Cosmopolis might be, in part, a study of detachment but this is cinema at its most intimate and inquisitive. Though fairly short, it’s a challenging film which still entertains. An excruciatingly anxious yet playful finale reveals the identity of Eric’s deadly stalker and rewards our patience. There’s humour, particularly in Amalric’s appearance as cream pie vigilante Andre Petrescu (“Today you are cremed by the master!”). Cosmopolis is not always entirely coherent and some will no doubt find its musings tedious but, slowly but surely, Cronenberg pushes our buttons and our limits.
Watch the trailer for Cosmopolis
Subscribe to theartsdesk.com
Thank you for continuing to read our work on theartsdesk.com. For unlimited access to every article in its entirety, including our archive of more than 10,000 pieces, we're asking for £2.95 per month or £25 per year. We feel it's a very good deal, and hope you do too.
To take an annual subscription now simply click here.
And if you're looking for that extra gift for a friend or family member, why not treat them to a theartsdesk.com gift subscription?
Arch reimagining of 1976 slasher film from the director of the forthcoming 'Me and Earl and the Dying Girl'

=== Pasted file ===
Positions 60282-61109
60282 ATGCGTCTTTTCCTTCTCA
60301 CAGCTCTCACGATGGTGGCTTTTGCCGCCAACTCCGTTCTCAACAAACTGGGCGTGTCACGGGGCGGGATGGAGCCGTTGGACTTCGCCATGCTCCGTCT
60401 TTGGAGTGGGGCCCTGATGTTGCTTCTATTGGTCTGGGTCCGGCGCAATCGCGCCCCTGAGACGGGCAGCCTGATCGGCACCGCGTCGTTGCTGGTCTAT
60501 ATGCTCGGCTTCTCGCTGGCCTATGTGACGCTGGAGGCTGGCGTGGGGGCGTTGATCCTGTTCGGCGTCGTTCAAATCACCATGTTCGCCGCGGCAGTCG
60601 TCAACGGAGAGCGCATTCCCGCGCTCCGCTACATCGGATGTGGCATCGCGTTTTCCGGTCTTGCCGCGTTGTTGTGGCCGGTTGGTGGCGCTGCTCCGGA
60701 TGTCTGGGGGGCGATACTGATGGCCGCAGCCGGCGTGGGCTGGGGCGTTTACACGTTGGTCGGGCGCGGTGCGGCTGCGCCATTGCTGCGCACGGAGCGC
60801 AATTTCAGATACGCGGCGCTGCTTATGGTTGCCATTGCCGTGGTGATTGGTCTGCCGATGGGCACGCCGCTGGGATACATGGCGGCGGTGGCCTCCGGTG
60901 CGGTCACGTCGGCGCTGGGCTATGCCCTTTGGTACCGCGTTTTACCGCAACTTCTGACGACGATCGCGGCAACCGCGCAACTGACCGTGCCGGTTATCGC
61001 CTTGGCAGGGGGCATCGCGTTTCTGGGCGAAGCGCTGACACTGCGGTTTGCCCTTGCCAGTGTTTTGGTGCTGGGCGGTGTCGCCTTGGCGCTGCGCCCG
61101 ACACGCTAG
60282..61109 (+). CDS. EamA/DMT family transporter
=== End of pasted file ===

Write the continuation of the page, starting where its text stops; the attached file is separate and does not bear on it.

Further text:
Finely formed tale of battling the odds from the director of 'The Page Turner'
Uneven TV travelogue from the maverick director
James Franco nears rock bottom in London-set thriller
Georges Franju’s 1960 auteur horror feature remains fresh and still disturbs
Outstanding documentary reveals how movies offered escapism and salvation for a family living in the shadows
Iranian director Mohsen Makhmalbaf's anatomy of tyranny in collapse
Aberrahmane Sissoko's essential reflection on the occupation of the Malian desert town
Alejandro Jodorowsky returns as a director after three decades with a wild take on his own childhood
theartsdesk recommends the half-dozen top movies out now
Autobiographical account of National Service days lacks fizz
Guy Ritchie's spy caper lacks the charm of the Sixties original